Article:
(director: Edward Dmytryk; screenwriters: from the novel They Dream of Home by Niven Busch/Allen Rivkin; cinematographer: Harry J. Wild; editor: Harry Gerstad; music: Leigh Harline; cast: Dorothy McGuire (Pat Ruscomb), Guy Madison (Cliff Harper), Robert Mitchum (William Tabeshaw), Bill Williams (Perry Kincheloe), Helen Ingersoll (Jean Porter), Tom Tully (C.W. Harper), William Gargan (Sgt. Gunny Watrous), Ruth Nelson (Amy Harper), Johnny Sands (Tommy), Harry Von Zell (Scruffy), Loren Tindall (Pinky), Selena Royale (Perry’s Mom); Runtime: 105; MPAA Rating: NR; producer: Dore Schary; RKO Radio Pictures; 1946)

“A tepid post-war romantic drama.”

Reviewed by Dennis Schwartz

Till The End of Time came out before Samuel Goldwyn’s Oscar winning The Best Years of Our Lives, which is a superior film it’s often compared to that’s directed by William Wyler and covered the similar theme of the plight of returning veterans. It’s a tepid post-war romantic drama based on Niven Busch’s novel They Dream of Home, about three returning WW II marines–best wartime friends Cliff Harper (Guy Madison) and Bill Tabeshaw (Robert Mitchum), and someone named Perry Kincheloe (Bill Williams) they befriend in the hospital upon returning home. Tabeshaw has a metal plate in his head and has trouble saving up enough money to buy a New Mexico ranch. Perry has lost both legs and wallows in self-pity. Harper falls in love with distraught war widow Pat Ruscomb (Dorothy McGuire), and has trouble adjusting to civilian life in San Diego. This frustrates his suburbanite nagging mom (Ruth Nelson) and regular guy dad (Tom Tully). Unable to make Pat forget her officer hubby, shot down on a combat mission, Harper flirts with his spunky college sophomore neighbor Helen Ingersoll (Jean Porter). The three ex-marines meet in a bar to discuss a possible partnership in a ranch and when confronted by a bigoted war veterans group, who don’t allow Catholics, Jews, or Negroes, they get into a barroom brawl which brings them together. The bleak film ends on an optimistic note, with the three marines now more prepared for civilian life and more realistic about themselves. It’s interesting to note that the harmless barroom brawl scene was used a few years later during the House un-American Activities Committee hearings to chastise producer Dore Schary, screenwriter Allen Rivkin and director Edward Dmytryk (“The Carpetbaggers”/”The Caine Mutiny”) for being Commie sympathizers.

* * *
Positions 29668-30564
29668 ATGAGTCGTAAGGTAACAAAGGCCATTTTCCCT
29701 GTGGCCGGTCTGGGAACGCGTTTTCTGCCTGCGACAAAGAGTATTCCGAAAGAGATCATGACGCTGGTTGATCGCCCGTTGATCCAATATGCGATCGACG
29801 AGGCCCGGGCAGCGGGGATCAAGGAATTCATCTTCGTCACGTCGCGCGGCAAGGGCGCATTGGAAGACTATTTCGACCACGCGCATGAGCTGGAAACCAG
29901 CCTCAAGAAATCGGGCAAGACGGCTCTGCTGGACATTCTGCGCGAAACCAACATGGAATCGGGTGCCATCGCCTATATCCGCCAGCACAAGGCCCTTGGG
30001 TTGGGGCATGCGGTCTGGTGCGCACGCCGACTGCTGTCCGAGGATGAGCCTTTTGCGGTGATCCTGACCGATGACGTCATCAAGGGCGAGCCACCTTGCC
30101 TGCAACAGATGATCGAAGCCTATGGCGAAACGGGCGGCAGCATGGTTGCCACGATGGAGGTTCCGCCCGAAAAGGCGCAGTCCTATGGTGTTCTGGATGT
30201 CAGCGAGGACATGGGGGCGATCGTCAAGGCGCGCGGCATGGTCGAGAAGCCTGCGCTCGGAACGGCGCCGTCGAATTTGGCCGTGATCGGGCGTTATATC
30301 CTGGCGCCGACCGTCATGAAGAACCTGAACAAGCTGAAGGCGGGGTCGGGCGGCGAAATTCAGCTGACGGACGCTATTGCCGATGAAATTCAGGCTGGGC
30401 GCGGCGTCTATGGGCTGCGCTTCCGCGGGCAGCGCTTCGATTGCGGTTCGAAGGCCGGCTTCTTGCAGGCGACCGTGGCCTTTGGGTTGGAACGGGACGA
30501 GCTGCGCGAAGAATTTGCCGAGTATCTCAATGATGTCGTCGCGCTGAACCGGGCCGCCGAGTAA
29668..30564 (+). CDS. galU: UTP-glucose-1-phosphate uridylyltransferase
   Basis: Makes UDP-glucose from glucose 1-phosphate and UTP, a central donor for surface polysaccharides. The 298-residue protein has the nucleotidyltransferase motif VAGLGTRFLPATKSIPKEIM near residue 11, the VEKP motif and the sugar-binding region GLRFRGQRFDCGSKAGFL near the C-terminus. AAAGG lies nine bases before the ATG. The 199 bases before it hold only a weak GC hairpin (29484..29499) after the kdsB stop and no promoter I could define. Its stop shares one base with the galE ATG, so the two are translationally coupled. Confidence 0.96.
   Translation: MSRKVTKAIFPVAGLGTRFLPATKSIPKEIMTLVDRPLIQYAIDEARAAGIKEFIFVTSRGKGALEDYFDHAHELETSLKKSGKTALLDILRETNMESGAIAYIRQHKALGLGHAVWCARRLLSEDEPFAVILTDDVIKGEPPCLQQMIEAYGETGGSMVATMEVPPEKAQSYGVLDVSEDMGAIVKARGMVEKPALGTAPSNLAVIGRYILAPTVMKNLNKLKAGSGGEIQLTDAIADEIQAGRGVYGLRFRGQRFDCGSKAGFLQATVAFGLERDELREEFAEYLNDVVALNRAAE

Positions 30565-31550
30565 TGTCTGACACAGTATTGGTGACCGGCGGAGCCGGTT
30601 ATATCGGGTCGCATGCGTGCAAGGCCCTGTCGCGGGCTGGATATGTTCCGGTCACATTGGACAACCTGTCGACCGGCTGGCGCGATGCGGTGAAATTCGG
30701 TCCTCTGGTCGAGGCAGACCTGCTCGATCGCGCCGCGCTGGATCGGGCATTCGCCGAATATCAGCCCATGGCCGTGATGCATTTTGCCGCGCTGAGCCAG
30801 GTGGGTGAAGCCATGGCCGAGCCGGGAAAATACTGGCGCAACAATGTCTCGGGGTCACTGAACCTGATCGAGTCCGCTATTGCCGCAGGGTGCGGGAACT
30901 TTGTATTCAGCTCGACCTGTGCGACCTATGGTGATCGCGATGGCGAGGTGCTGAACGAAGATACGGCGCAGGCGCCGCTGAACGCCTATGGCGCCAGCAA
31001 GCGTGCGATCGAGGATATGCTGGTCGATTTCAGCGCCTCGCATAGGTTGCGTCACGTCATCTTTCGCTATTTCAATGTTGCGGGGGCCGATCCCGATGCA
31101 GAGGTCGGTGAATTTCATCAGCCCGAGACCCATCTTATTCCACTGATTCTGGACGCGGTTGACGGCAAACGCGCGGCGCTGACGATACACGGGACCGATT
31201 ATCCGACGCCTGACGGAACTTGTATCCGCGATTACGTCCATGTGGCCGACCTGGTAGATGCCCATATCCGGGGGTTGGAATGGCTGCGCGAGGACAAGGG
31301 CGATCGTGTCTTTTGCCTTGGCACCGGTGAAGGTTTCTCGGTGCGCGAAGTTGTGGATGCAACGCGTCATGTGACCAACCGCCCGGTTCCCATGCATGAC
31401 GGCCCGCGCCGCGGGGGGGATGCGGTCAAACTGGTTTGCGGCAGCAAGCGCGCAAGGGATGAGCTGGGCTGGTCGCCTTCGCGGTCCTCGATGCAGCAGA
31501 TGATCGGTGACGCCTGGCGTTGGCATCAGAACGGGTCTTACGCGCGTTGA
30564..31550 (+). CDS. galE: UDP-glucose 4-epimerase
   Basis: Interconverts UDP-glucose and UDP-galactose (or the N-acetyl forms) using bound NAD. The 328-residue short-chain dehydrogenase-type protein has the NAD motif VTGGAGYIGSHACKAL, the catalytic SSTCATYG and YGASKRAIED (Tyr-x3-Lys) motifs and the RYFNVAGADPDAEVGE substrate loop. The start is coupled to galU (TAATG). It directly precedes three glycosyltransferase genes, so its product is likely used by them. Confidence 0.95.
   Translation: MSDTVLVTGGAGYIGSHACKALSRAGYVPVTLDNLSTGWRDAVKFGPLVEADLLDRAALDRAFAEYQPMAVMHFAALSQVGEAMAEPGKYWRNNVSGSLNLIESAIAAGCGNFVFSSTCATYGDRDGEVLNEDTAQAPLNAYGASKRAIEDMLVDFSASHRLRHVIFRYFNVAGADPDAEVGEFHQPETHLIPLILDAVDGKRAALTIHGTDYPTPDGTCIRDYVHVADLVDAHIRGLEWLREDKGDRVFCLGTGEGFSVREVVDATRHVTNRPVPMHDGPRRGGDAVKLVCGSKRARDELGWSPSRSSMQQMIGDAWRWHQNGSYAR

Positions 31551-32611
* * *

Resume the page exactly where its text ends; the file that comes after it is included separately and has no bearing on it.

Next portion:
The title comes from a popular, end of the war, theme song derived from Chopin’s “Polonaise.” The film’s star is the handsome Guy Madison in his debut. He was a young telephone lineman from Bakersfield, California, who was spotted by a talent agent while on leave from the navy. His problem was that he couldn’t act. On a happy note, Dmytryk was to marry the girl who got spurned in the pic by Madison, Jean Porter, whom he didn’t know before Schary recruited her from MGM.